The Risk of too Much Creatine Intake

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A scoop of protein powder on top of some weights. (Image: Lecic/iStock/Getty Images)

Creatine, a nonessential molecule that occurs naturally in the body, is known widely for its use as a sports supplement, particularly by bodybuilders and competitive athletes. While creatine supplements may be able to increase muscle mass and improve athletic performance, there are also potential risks associated with the performance-boosting supplement. High doses of creatine can cause a number of common side effects and may pose a risk to the kidneys.

Creatine Safety

Neither the NCAA nor the International Olympic Committee classifies creatine as a banned substance. If creatine were a high-risk substance known to cause health problems, it would not be allowed by these organizations. According to University of Maryland Medical Center, creatine supplements are generally safe, but they can pose a risk when consumed in excessive doses. In addition, the body may stop producing its own creatine as a way to regain homeostasis when high amounts of supplemental creatine are taken regularly.

Reported Serious Side Effects of High Doses

The University of Maryland Medical Center reports that serious potential side effects, most notably kidney damage, may be associated with high doses of creatine. A report published on the U.S. Food and Drug Administration website confirms this. It states that most of the accusations against creatine, with regard to its health effects, concern renal or kidney function. The FDA report includes a case in which creatine supplementation was linked to an athlete who died of renal disease. The report also describes another patient with renal disease, who was taking creatine but saw health problems recede after no longer taking creatine. The report notes, however, that extensive research on the effects of creatine on renal function has shown no adverse reactions.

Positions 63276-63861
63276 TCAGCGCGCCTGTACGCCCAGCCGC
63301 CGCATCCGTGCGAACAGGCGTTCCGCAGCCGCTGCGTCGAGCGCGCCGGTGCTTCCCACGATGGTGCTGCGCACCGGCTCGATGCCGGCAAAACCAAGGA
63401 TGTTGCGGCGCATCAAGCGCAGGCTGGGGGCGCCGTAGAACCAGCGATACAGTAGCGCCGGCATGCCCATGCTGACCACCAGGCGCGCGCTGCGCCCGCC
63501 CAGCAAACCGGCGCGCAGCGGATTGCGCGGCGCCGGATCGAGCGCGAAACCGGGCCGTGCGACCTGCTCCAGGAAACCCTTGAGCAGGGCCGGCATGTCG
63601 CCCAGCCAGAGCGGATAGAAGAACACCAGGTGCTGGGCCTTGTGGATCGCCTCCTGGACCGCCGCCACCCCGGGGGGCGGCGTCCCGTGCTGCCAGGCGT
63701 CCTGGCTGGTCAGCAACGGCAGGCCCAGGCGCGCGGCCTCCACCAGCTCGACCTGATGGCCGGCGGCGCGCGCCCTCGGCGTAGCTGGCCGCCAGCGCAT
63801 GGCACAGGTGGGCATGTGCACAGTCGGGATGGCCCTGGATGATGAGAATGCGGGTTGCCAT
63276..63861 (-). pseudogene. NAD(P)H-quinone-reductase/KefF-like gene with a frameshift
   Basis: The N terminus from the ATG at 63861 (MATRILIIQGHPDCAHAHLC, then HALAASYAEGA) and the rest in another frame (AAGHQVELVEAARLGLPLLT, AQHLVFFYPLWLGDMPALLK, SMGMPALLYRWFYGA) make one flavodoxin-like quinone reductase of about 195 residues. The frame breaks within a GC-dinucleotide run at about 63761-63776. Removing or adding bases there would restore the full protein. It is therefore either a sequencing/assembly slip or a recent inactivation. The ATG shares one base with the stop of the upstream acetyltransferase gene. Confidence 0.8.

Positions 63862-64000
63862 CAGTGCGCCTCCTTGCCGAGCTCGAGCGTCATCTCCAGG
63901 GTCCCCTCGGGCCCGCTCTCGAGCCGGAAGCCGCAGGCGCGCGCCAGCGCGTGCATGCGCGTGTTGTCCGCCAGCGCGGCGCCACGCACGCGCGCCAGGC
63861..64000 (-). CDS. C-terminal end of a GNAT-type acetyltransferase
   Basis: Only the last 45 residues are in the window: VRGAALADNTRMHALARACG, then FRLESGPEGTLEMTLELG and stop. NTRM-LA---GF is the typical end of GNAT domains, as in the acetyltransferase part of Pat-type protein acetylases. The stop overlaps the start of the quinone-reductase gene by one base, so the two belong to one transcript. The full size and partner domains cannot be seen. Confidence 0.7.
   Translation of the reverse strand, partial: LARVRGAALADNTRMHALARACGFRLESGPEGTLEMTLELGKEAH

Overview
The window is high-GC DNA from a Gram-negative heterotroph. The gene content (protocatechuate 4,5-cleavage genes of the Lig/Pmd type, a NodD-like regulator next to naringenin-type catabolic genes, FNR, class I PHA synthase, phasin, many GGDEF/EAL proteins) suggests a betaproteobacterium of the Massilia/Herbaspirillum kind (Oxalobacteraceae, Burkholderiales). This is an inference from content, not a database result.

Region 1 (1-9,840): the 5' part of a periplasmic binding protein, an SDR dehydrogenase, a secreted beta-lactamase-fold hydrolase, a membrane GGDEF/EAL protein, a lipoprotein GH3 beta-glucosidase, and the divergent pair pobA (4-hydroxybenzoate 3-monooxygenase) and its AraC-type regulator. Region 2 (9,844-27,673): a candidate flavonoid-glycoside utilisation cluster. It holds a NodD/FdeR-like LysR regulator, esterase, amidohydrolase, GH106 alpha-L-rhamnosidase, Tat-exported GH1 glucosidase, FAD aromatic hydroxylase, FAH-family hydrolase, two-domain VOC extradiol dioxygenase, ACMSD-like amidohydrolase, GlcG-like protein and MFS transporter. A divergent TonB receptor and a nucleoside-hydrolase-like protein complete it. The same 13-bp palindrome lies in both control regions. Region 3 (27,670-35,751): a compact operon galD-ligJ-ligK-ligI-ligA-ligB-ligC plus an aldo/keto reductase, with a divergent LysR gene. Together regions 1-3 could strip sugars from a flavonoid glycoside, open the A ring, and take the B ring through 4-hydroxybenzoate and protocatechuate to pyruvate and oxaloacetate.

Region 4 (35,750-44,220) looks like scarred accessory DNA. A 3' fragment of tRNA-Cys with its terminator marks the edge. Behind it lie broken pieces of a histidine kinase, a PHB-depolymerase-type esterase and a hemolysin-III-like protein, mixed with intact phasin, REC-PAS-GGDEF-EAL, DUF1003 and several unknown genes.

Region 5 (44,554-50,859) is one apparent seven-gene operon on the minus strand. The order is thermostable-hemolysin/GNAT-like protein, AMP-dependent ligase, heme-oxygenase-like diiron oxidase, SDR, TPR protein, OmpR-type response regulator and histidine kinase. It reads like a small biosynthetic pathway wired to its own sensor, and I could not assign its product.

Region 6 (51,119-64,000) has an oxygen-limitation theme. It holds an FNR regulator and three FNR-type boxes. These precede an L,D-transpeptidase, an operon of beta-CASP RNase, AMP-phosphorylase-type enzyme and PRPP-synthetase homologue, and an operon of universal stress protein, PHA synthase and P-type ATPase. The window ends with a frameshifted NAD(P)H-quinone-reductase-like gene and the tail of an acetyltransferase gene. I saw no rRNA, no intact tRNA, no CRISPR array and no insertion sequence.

Common Side Effects of High Doses

The more common side effects that can occur with creatine use are also related to higher doses. According to Dr. Ray Sahelian, nausea, loose stools, cramping, upset stomach, weight gain, diarrhea and weakness usually occur when more than 5 grams of creatine are used per day. The University of Maryland Medical Center notes that side effects of creatine can also include dizziness, high blood pressure, liver dysfunction and kidney damage. Most research has found that creatine causes no major side effects when used for as long as six months at a time.

Recommended Doses

To avoid the potential serious and more common side effects associated with creatine use, be sure to stay within the recommended daily dosage. A maximum of 5 grams of creatine per day should be used, although the University of Maryland Medical Center notes that a "loading phase," in which four doses of 5 grams per day (totaling 20 grams) can be used for two to five days. If you choose this method, a subsequent "maintenance" dose of 2 grams per day should follow. Creatine supplements should not be used by children or teens or those with kidney problems. Before starting creatine, be sure to see your doctor to determine if you are healthy enough to use creatine.

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